Danish Refugee Council
The Danish Refugee Council (DRC) was funded in 1956 and is an international humanitarian non-governmental organization (NGO) whose mandate is the protection and promotion of durable solutions to refugee and displacement problems, on the basis of humanitarian principles and human rights, including providing refugees, internally displaced persons and other affected groups in situations of war and conflict with assistance according to their rights. DRC has more than 8,500 staff in 40 countries and 8,000 volunteers and works in conflict-affected areas, along the migration routes, and in the countries where refugees settle. In cooperation with local communities, DRC strives for responsible and sustainable solutions, and works toward successful integration and – whenever possible – for the fulfilment of the wish to return home. DRC has a strong protection component in its programmes targeting individuals, groups and communities most at risk and with specific vulnerabilities with protection programming interventions, including legal aid, child protection, gender-based violence and protection information management and advocacy for the rights of refugees and displaced persons. Within the EU, DRC works in Denmark and Greece to support asylum seekers and refugees with legal counselling and assistance in the asylum procedures and in supporting their integration process. DRC has a strong expertise in International Refugee Law and the European asylum system. DRC has been comprehensively engaged in the Global Compact for Refugees (GCR) both at global level with a view to influence the final text, and with the role out of the CRRF, where DRC has a leading role among INGOs in the CRRF steering structures in many countries.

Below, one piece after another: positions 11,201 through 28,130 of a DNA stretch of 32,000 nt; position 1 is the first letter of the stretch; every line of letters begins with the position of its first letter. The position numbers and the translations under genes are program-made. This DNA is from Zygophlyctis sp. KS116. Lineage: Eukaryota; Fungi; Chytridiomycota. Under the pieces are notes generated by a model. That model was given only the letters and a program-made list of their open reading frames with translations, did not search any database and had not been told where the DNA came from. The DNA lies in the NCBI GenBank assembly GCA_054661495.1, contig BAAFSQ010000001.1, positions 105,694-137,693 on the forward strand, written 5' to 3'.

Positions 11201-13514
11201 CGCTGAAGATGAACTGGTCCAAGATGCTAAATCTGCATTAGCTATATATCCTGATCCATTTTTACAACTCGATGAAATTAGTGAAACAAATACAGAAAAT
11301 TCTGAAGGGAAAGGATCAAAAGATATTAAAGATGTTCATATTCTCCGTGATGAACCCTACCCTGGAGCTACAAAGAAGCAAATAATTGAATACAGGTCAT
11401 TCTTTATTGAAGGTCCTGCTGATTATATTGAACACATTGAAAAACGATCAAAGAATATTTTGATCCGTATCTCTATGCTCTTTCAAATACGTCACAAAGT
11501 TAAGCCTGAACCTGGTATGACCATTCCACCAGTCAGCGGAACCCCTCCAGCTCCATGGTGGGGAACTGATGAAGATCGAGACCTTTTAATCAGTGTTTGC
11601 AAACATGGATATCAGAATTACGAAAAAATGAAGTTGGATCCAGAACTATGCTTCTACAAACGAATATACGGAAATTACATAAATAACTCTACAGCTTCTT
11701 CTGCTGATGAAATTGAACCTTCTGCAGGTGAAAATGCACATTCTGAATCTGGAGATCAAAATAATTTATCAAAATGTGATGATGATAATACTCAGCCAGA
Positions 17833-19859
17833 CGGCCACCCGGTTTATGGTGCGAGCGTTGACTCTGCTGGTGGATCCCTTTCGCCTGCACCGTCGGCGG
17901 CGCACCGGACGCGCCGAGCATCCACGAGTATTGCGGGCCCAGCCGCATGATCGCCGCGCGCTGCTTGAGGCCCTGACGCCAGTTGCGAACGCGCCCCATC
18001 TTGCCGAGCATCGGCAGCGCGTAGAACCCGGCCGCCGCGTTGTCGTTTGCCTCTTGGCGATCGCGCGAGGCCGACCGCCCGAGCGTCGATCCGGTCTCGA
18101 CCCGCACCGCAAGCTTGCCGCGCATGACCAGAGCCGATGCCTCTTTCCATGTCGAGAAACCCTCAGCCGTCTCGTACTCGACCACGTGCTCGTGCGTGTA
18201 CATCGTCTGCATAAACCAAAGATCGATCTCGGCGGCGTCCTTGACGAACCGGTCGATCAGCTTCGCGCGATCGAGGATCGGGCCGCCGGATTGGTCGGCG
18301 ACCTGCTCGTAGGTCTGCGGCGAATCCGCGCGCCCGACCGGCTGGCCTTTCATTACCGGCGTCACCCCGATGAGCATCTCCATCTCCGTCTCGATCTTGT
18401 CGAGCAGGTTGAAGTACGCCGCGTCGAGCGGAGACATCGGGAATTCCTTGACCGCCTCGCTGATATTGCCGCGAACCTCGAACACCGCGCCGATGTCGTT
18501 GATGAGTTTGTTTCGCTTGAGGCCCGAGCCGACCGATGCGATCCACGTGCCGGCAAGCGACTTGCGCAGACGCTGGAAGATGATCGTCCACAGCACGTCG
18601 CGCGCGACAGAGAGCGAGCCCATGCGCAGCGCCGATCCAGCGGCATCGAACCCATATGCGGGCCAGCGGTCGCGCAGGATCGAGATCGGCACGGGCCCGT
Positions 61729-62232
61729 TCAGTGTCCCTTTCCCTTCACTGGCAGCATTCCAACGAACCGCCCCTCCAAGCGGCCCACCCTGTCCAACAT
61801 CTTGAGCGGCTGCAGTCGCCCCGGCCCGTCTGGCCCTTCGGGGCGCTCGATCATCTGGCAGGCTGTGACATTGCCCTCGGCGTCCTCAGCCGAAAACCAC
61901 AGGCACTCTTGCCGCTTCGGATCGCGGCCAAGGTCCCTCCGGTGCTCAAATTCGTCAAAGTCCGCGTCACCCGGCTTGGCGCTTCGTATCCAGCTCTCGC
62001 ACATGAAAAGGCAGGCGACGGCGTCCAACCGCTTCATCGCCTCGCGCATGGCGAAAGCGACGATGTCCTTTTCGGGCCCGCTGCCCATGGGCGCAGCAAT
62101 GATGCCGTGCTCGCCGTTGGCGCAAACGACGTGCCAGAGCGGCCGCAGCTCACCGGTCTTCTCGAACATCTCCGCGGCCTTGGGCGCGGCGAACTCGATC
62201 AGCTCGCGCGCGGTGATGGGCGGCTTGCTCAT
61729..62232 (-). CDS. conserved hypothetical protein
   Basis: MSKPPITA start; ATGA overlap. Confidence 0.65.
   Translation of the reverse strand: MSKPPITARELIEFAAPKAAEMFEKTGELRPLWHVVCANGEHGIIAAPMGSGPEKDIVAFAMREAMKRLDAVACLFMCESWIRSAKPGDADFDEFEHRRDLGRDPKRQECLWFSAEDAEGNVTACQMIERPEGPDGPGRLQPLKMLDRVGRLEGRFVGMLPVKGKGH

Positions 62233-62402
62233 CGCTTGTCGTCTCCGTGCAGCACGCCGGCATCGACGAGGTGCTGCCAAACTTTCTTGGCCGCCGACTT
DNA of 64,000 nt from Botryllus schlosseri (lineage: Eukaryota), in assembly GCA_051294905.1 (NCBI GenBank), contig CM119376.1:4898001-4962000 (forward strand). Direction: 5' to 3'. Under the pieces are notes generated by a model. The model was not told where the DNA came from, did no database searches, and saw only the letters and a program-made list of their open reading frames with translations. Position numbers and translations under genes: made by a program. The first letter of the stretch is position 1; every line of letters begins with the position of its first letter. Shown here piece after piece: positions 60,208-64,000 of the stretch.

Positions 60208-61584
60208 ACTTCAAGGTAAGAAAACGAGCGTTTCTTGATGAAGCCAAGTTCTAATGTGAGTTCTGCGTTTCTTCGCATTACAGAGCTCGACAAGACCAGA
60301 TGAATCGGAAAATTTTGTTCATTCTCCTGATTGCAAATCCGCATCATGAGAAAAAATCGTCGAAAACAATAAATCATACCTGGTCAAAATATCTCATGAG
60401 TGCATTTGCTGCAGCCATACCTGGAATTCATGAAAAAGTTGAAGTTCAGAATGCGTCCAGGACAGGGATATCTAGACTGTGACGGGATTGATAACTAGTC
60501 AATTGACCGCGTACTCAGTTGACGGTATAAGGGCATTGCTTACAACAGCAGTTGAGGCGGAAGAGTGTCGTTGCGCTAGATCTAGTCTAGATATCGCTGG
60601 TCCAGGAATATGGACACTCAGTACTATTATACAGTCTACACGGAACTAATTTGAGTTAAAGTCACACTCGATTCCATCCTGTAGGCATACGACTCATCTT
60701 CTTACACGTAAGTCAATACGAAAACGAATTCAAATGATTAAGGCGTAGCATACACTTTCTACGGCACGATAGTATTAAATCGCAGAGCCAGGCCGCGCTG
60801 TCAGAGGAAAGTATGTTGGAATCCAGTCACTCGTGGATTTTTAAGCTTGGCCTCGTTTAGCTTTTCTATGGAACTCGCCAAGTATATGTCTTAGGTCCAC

Partnerships: DRC has an extensive outreach to local authorities, partners and civil society groups / organizations in areas of operation, as well as with Diaspora (see below). At the European level DRC actively engages in platforms and networks including Elena ECRE, ERSO, EPAM, VOICE, ICVA and Concord Europe. DRC Diaspora programme: The work of the Diaspora Programme supports Danish Refugee Council’s conviction that displaced people are a resource for both countries of origin and destination and responds to a growing body of evidence calling for a more inclusive humanitarian system that integrates ‘non-traditional actors’ to enhance the effectiveness of the humanitarian response. See more: https://drc.ngo/relief-work/diaspora-programme
DRC also brings in the ASILE Project, the Mixed Migration Centre’s Middle East Regional Hub. The Mixed Migration Centre Middle East (MMC) will be a third party to DRC. DRC coordinates, aggregates and disseminates analysis on mixed movements through its global structure on Mixed Migration – the Mixed Migration Centre (MMC) – with a global presence in Geneva and regional entities in East Africa, West Africa, North Africa, the Middle East and Asia. See e.g. annual MMC publication: Mixed Migration Review 2018.